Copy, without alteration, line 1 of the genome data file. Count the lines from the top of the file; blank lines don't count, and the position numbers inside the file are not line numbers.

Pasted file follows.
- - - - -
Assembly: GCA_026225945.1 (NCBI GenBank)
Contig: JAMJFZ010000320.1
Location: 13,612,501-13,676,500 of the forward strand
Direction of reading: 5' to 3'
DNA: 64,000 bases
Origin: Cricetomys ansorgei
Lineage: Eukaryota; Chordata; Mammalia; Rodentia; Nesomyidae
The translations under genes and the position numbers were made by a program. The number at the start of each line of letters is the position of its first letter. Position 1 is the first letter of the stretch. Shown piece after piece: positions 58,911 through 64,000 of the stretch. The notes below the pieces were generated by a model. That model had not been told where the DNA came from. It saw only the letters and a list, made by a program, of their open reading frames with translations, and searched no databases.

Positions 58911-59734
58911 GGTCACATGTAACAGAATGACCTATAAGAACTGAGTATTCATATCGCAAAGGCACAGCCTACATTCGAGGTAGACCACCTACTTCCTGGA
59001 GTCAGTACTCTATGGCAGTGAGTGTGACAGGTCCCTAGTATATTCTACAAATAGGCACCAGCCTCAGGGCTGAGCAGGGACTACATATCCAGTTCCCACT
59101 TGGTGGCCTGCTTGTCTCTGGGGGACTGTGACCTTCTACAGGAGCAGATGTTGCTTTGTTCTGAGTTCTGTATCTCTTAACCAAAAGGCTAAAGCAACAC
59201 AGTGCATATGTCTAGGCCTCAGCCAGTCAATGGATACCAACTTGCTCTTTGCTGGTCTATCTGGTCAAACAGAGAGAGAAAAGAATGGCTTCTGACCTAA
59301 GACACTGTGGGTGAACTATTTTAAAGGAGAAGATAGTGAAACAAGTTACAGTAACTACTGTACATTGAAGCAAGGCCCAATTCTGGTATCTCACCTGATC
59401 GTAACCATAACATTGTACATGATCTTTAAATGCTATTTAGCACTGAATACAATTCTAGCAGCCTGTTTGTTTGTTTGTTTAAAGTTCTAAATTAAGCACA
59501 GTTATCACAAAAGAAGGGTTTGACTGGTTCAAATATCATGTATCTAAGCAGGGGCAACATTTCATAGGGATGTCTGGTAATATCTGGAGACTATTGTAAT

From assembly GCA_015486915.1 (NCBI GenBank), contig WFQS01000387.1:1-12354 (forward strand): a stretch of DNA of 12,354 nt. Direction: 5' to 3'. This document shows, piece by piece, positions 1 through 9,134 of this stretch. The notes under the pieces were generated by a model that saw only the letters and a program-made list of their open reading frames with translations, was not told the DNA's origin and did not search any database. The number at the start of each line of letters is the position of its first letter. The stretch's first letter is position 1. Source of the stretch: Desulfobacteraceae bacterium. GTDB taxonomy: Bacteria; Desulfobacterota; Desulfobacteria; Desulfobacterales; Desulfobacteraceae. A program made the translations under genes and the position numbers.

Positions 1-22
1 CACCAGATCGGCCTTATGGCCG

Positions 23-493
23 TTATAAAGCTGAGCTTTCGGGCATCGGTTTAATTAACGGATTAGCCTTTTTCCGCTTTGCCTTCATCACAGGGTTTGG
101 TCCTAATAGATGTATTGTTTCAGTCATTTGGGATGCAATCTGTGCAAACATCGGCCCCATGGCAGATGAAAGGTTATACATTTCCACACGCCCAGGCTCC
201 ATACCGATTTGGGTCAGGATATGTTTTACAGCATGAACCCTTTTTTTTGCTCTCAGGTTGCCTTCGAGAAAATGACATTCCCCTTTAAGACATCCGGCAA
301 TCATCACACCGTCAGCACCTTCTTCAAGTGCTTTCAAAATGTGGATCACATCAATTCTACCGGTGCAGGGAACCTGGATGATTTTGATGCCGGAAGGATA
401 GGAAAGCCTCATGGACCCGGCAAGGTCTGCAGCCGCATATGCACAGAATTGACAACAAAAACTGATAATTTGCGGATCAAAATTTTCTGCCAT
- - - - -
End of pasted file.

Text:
Assembly: GCA_026225945.1 (NCBI GenBank)